Star Wars Is Really About Protecting Patient Data (Yes It Is)

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Star Wars may be a light-hearted adventure film series at its core, but that hasn’t stopped professionals and academics from extracting some real-world lessons from the series. A couple of prominent examples include a thesis on the economic impact of building the Death Star and NPR’s political science analysis of the inner workings of the galactic senate.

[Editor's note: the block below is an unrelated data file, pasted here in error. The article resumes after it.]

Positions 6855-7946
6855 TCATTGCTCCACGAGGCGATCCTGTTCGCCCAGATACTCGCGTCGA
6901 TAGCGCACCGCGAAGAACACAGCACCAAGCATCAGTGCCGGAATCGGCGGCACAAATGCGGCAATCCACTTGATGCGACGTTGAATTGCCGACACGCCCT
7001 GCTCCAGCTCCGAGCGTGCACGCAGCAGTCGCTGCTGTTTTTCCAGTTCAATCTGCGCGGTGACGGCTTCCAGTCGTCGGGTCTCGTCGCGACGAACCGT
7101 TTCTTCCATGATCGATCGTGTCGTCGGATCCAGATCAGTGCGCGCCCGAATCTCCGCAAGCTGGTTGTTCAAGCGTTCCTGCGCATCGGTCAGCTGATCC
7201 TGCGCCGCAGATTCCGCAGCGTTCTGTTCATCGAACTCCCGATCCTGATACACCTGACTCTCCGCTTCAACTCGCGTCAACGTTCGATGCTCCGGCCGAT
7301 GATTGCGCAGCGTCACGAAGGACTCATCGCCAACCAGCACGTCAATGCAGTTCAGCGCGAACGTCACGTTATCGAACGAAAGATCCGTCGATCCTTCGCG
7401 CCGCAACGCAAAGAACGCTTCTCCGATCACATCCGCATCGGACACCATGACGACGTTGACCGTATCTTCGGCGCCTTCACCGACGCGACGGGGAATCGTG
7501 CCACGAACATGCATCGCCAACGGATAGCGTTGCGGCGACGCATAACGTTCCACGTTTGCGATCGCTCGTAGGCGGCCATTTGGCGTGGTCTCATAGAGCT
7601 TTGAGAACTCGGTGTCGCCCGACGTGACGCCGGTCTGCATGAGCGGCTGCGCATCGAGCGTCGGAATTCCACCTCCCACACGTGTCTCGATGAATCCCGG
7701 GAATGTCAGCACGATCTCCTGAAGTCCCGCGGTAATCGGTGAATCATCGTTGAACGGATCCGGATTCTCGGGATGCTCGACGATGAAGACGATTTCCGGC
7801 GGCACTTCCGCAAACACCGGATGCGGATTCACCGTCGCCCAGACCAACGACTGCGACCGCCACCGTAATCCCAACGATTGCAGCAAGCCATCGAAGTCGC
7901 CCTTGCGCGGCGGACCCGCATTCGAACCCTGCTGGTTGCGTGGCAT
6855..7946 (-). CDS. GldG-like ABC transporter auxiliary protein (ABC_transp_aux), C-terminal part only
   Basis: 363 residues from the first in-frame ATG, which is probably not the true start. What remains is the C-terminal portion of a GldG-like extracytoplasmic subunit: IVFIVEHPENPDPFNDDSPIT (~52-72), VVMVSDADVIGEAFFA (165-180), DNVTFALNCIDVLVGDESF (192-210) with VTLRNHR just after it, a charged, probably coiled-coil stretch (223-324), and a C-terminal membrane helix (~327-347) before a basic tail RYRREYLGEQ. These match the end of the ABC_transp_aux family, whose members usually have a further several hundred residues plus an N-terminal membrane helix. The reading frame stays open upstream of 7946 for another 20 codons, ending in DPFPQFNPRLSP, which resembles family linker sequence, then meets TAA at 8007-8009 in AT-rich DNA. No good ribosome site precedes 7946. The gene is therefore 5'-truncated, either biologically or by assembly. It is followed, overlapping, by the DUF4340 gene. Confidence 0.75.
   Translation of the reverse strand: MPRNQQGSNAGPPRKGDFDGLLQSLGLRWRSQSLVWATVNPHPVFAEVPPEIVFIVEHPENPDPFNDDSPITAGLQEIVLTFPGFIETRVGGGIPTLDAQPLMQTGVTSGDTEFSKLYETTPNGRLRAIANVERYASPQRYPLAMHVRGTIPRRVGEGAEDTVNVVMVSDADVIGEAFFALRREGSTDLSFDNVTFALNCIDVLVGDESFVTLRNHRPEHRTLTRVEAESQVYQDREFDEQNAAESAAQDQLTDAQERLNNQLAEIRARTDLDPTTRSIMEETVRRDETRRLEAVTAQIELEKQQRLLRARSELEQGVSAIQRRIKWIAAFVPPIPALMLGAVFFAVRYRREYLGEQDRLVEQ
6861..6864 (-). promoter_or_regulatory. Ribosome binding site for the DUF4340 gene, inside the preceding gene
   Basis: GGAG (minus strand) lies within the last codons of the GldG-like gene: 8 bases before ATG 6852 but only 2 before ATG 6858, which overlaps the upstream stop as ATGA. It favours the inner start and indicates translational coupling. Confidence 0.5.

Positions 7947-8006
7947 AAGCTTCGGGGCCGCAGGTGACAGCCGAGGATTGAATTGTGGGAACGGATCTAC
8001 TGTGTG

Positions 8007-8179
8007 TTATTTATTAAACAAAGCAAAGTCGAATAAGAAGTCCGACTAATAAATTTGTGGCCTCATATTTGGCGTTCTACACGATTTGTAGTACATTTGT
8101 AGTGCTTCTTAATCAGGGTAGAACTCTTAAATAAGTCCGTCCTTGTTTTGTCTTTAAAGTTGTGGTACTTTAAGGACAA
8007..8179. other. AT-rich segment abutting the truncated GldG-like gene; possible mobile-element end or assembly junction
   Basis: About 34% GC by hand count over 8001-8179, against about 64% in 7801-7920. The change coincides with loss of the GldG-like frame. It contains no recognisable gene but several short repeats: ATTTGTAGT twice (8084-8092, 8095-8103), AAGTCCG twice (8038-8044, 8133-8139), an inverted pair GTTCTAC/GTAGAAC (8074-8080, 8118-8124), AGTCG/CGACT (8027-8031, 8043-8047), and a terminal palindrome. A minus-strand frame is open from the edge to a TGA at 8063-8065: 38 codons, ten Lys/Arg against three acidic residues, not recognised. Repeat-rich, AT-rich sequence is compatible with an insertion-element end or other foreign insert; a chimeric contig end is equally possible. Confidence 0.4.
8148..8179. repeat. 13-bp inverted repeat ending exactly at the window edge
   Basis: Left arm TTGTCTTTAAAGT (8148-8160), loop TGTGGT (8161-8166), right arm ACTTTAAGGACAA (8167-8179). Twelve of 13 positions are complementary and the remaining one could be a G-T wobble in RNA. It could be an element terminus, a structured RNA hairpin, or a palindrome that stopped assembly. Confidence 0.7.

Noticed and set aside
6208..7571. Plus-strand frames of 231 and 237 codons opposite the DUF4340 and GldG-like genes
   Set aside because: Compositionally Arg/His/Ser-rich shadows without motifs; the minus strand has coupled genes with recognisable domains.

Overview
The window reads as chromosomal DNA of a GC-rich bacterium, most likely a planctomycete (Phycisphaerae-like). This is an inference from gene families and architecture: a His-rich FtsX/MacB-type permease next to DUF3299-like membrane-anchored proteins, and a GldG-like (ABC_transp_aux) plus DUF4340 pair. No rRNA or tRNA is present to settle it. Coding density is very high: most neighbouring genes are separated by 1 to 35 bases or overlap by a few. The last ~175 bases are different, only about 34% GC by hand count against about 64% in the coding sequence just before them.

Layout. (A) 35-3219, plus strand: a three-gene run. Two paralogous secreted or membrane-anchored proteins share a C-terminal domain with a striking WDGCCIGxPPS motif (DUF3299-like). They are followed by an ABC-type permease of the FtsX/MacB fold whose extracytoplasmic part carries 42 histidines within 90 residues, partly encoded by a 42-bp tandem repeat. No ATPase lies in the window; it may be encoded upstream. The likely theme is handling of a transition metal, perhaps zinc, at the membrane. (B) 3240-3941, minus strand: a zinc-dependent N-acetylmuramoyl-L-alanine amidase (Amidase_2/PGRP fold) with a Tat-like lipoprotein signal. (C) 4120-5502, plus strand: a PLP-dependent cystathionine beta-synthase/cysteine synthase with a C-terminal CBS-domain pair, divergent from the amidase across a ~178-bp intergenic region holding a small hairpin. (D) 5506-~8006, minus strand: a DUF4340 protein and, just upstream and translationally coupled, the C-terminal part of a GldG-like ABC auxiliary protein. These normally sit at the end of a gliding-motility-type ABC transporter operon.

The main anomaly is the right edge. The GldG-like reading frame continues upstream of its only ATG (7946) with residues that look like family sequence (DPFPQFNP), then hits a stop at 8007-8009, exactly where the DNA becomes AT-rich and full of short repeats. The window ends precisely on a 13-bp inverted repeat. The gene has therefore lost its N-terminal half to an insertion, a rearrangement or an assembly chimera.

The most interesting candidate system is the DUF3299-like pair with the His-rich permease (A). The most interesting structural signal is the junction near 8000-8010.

With the latest Star Wars film, Rogue One, it’s the healthcare IT industry’s turn to take a crack at the known universe’s most popular space saga.  Be forewarned: the following analysis includes spoilers from the new film.

A key component the plot is that the Empire suffers a series of data breaches that have a catastrophic impact on the organization. The connection to the healthcare industry should already be clear. Even with improving safeguards, over 11 million individuals were affected by healthcare data breaches perpetrated by cyber-attacks in 2016. We can learn from the Empire’s mistakes by looking at the film’s three most prominently featured security measures, and how a real-world organization can do better than Darth Vader when it comes to protecting sensitive information.